ISOC-Bulgaria has co-signed this statement:
The Internet Society’s European Coordinating Council against the HADOPI* proposal: an reasoned opposition
Brussels, Paris, 5 September 2008
While the “graduated response,” i.e., the possibility that the public authorities will be able to deprive “pirate” Internet users of their Internet access, is back for discussion before the European Parliament, the Internet Society’s European coordinating council (Isoc-ECC) considers that this and its French avatar, the draft “Hadopi” law, a.k.a the “Olivennes” or “Creation and Internet” proposal, is a disproportionate response to the objective of developing creative content online set forth in a Communication by the European Commission in January 2008. The proposed measures and sanctions show a lack of understanding of what the Internet actually is. Isoc-ECC also considers that the graduated response is harmful from both an economic and a social standpoint.
Finally, it notes that the European proposals, like the French one, focus only on one aspect of the Commission’s Communication. It also deals with the availability of content, the distribution of catalogues of works throughout the EU thanks to pan-European licenses, the interoperability of digital rights-management systems, etc.
The creative industry has not yet adapted its economic activity to the Internet
The graduated response and the Hadopi proposal seem retrograde. They tend to confirm the widespread concern that the creative industry and its representatives have not yet adapted their activity and economic models to the new situation created by the digital environment.
The response is not graduated
Cutting people off from the Internet prevents them from accessing many services, both public and private, such as filing taxes, online banking, and even education. It should be recalled that, according to European law, a member State cannot interfere unilaterally in the trans-border supply of electronic services.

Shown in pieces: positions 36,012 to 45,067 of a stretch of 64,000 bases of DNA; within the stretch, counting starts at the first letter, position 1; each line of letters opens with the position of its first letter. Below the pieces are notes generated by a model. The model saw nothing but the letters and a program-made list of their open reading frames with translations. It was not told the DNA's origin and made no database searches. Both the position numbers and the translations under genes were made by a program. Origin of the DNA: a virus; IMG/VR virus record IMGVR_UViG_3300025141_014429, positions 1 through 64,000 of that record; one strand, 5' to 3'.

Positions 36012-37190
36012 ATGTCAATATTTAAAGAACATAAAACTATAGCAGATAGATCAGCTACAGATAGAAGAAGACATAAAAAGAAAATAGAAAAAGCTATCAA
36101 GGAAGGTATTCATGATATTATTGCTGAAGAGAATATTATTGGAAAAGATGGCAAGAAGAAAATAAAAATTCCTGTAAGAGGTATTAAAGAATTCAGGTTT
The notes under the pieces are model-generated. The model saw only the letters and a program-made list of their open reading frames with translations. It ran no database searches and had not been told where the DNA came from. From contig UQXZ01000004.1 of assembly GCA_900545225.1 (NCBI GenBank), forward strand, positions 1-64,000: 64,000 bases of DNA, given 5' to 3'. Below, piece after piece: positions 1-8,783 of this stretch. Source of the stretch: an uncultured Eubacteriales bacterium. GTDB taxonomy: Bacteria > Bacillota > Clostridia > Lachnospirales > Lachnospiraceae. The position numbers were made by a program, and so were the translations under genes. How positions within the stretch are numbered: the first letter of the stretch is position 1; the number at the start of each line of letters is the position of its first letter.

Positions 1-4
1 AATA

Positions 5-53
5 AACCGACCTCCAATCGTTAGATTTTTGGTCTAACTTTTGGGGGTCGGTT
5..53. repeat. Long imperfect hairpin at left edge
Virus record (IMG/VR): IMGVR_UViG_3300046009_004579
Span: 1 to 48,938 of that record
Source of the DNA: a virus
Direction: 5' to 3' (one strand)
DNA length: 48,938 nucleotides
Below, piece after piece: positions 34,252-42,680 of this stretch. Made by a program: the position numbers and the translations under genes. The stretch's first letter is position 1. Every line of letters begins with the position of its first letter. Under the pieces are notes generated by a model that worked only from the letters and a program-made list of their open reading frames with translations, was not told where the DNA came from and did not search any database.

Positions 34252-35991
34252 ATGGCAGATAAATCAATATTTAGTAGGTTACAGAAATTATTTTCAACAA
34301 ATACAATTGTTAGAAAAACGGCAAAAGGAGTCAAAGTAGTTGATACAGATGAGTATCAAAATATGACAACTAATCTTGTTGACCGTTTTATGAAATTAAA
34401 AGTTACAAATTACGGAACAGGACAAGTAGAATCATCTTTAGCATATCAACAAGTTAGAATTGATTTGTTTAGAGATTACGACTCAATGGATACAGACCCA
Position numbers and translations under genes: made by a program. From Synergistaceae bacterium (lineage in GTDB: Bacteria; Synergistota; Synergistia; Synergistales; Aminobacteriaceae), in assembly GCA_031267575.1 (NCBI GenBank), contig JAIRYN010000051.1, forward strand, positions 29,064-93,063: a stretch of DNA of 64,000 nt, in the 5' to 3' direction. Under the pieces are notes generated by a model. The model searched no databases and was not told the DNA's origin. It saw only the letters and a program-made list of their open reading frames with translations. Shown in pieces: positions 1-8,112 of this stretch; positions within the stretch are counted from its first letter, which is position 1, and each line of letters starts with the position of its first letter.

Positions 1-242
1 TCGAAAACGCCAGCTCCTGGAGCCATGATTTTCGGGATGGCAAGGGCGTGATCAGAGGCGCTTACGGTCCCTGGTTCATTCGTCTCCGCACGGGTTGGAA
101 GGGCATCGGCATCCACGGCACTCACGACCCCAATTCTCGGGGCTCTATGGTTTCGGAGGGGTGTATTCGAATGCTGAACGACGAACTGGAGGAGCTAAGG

No legal framework for the data collected
The Hadopi proposal and, more generally, the principle of the graduated response requires the collection and keeping of phenomenal quantities of personal data within the framework of investigations into Internet users suspected of piracy. The exact legal scope of this surveillance is not yet clear. In addition, in France, the data concerning alleged pirates may not necessarily correspond to the true offenders. Inadequate protection, a loss or the misuse of such data could be particularly damaging to the families or individuals involved.
Consequently, ISOC-ECC concludes – with regret – that what is called a “measured response” (and for which the Hadopi proposal seems to be the forerunner) is not an appropriate response to the perceived problem of online piracy.
Other signatories: Isoc Germany, Isoc England, Isoc Belgium, Isoc Spain, Isoc Finland, Isoc France, Isoc Italy, Isoc Luxembourg, Isoc Netherlands, Isoc Poland, Isoc Norway, Isoc Romania, Isoc Wallonia.
HADOPI proposal – introduced in France’s Parliament, it would implement a “three strikes” law compelling Internet service providers to cancel accounts of subscribers found to repeatedly infringe copyrights, according to published reports.